Jeweler confused lab diamond for diamond hybrid?

posted 2 years ago in Rings
Post # 2
Member
774 posts
Busy bee

Are you sure you didn’t get scammed by the seller o fthis diamond? Where did you get your gem from? I know there are some scams out there, so just want to make sure you didn’t get taken advantage of

 

If it is an authentic lab diamond, I would find a new jeweler. Lab diamonds are common enough and have been around for awhile. I wouldn’t trust someone working on my ring who does’nt know about it

Post # 4
Member
973 posts
Busy bee

Diamond Nexus drives me insane because they use the term “lab diamond” when what they actually mean is “diamond simulant”. Diamond hybrid is just marketing speak for diamond simulant. It’s so misleading and unfair. Diamond Nexus is NOT chemically, mechanically, or otherwise identical to a diamond. Lab diamonds are a real thing but they aren’t made by Diamond Nexus.

A true lab grown diamond can be mounted exactly like any other diamond because in every way it is identical to a diamond except the way it was grown. If you perform testing on it, it will appear exactly the same as a diamond- again, because it is one. This is the kind Brilliant Earth sells.

Diamond stimulants, such as the treated CZ “diamond Nexus” brand stone, CZ, and moissanite all have different physical properties. Testing can be done to see whether or not it is identical to a diamond because the lattice structure/chemical makeup of the stone is different, and lattice structure is what determines things such as hardness and reflectivity.

You should honestly be able to mount all diamond simulants same way as a regular diamond, but CZ is much more prone to scratching and chipping than most other simulants which are more prone to scratching than real diamonds. But if you’re careful with them it should be fine.  

The one thing I would warn is to make sure your jeweler doesn’t try to polish the stone at any point. 

Post # 5
Member
774 posts
Busy bee

lilikoiheller : And if your jeweler looked with a loupe, it should be indistinguishable to a mined diamond. I’m glad you didn’t get scammed! I almost fell for diamond nexus’s advertising so just trying to help. 

I think you should find a new jeweler, though I’m not an expert about how jewelers set stones, i think you should work with one who’s familiar with your stone and its properties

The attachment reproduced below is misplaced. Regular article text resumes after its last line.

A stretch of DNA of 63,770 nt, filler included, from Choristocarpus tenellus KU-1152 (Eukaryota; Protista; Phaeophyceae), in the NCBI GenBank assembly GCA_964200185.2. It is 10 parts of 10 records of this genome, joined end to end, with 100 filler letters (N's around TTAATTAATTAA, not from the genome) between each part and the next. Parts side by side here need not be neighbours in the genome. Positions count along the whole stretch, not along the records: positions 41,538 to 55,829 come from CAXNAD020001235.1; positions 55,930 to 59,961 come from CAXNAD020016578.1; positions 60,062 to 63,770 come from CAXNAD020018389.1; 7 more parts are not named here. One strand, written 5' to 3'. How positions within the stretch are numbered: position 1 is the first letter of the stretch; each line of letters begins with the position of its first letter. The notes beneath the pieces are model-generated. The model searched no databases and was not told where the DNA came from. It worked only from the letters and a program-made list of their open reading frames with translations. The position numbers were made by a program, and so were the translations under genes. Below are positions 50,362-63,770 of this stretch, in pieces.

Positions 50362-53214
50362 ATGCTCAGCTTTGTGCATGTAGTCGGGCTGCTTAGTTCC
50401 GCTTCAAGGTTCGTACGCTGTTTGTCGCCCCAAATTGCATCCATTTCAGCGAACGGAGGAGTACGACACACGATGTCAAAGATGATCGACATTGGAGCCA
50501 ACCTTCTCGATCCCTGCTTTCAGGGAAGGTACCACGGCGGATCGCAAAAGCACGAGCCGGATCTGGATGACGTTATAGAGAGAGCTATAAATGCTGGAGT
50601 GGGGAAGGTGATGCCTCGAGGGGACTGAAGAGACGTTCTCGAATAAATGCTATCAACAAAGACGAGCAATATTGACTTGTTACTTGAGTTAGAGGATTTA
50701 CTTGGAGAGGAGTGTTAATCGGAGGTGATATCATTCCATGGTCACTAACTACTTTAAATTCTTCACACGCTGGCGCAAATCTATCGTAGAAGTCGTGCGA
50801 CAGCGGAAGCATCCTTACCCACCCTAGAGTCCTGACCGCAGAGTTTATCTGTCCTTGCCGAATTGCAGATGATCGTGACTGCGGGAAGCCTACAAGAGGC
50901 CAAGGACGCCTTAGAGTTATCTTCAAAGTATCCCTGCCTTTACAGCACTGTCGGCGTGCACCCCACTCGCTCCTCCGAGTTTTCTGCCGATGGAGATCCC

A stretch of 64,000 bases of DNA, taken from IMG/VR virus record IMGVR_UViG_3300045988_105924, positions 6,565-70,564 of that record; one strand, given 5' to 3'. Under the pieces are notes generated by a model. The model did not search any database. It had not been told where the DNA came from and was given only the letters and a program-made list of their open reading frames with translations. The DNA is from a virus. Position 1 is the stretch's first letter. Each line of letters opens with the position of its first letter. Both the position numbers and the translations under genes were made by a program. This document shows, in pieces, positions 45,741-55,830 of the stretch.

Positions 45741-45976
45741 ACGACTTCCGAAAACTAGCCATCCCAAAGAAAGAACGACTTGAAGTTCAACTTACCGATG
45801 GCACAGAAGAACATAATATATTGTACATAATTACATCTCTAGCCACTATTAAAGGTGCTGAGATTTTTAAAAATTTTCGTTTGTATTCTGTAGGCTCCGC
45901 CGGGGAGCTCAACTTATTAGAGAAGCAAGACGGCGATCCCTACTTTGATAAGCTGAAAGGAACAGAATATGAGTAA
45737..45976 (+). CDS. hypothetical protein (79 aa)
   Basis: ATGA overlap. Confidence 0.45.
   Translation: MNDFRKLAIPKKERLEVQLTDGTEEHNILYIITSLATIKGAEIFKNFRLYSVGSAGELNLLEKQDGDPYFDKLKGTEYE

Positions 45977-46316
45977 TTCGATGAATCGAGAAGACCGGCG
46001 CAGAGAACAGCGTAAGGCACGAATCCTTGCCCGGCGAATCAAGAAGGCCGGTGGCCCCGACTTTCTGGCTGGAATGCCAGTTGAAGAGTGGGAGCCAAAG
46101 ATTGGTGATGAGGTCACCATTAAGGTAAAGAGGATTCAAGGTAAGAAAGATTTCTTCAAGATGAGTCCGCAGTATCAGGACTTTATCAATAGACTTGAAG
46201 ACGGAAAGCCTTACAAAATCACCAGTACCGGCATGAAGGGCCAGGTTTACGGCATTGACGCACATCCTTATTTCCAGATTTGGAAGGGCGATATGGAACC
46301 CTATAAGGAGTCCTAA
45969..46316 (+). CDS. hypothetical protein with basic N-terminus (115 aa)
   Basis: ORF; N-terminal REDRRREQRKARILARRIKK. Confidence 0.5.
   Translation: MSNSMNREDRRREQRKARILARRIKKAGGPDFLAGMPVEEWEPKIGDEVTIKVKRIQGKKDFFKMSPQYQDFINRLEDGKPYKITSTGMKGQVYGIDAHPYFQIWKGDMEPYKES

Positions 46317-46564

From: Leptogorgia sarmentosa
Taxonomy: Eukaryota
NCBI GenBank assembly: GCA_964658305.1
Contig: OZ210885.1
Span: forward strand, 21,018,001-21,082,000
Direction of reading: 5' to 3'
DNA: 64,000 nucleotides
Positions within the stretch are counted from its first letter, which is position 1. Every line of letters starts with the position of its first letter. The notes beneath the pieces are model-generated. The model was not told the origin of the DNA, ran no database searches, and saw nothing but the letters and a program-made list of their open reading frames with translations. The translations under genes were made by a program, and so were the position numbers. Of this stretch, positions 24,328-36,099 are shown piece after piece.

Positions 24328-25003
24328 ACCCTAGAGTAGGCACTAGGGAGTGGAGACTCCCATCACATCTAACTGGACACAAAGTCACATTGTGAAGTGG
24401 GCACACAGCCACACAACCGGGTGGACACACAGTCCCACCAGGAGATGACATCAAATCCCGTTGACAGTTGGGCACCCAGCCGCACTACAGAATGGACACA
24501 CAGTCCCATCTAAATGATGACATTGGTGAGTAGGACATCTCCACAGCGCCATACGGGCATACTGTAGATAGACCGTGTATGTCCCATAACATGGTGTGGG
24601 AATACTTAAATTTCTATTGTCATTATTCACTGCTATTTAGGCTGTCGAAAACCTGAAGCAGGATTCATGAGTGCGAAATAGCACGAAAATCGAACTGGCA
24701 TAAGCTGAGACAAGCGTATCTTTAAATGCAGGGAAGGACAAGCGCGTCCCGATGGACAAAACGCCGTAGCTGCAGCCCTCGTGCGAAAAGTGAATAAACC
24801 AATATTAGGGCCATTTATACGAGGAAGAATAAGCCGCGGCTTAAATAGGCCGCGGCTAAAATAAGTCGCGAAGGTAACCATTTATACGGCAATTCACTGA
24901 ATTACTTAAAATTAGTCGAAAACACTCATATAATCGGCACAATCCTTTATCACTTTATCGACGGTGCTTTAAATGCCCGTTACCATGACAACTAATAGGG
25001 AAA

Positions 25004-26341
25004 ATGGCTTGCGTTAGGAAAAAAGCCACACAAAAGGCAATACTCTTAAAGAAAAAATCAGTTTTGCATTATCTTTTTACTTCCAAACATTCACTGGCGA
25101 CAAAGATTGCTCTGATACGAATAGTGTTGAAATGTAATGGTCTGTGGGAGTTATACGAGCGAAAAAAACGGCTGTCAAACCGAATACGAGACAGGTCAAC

Post # 6
Member
972 posts
Busy bee
  • Wedding: October 2015

12_Elle :  I just showed my husband your post because he bought my engagement ring from diamond nexus and I F’in hate that stone. I just wanted to dig at him again over his cheap buy, not that I need it anymore since we have inherited diamonds but thank you for explaining diamond nexus 

Post # 8
Member
973 posts
Busy bee

KKJohnson :  haha glad to be of service! I mean I don’t really have an opinion on the quality of Diamond Nexus and I’m all for diamond simulants in general (science grown stuff is more romantic than dug out of the ground in my geeky mind). But the way that company advertises is so shady and underhanded that it really gets my hackles up. It’s like calling an ebook a paperback and then shrugging your shoulders and saying “haha, should have read the fine print!” when people get mad.

 

 

lilikoiheller :  If it’s a lab grown diamond it should be fine to polish because the structure will be the same throughout. Any diamond simulant (CZ/moissanite/Nexus) I would be much more hesitant about polishing because they are often made of a hard scratch-resistant shell protecting a softer/sparklier inside. Think of it like laminate flooring vs a hardwood that can be sanded and refinished. Realistically there’s no reason to polish any stone unless the jeweler accidentally scratches it during settings, but I’ve heard stories of Bees on here having their simulants ruined by polishing so it’s worth checking.

Post # 9
Member
1715 posts
Bumble bee
  • Wedding: July 2009

Can you tell the name of the seller or post your certification? Companies like Chatham and D.NEA and Pure Grown are legit lab-grown, chemically identical to earth-mined (although I hate that term, I mean where else would could they be mined from).

 

Post # 10
Member
5530 posts
Bee Keeper

If it tests as a diamond with a thermal tester, then it’s lab grown.  Otherwise, it’s a coated cz, or a moissanite, or one of a hundred different types of sims. 

Mind you-any vendor can sell something and call it a lab grown diamond, and have it come with “paperwork”.  This is how the ebay vendors get away with selling cz’s as lab grown diamonds.

Post # 12
Member
694 posts
Busy bee

lilikoiheller :  I just ran the ID number on the IGI webpage and it came up as an error.. idk if there was a mistake but I would look into it. That would scare me a bit. I also just got a diamond that was graded by IGI and it’s cert looks totally different. They could be just different pamphlets from the same company, but I’d definitely look into that since the ID didn’t come up. Brilliant Earth is very reputable though so I’d be shocked if something shady is going on??

Post # 14
Member
3088 posts
Sugar bee

lilikoiheller :  just make sure that jeweler gives you the same diamond back.  My mother in law had a jeweler try to give her a different diamond then what she had.  Just be careful.  This was years ago years.  

Post # 15
Member
694 posts
Busy bee

marriedalready69 :  you’re right sorry!! I ran it on their North/South American site and it didn’t come up probably because (like she said) she’s from a different country!

I was gonna say Brilliant Earth is crazy reputable I can’t imagine any fishy business going on

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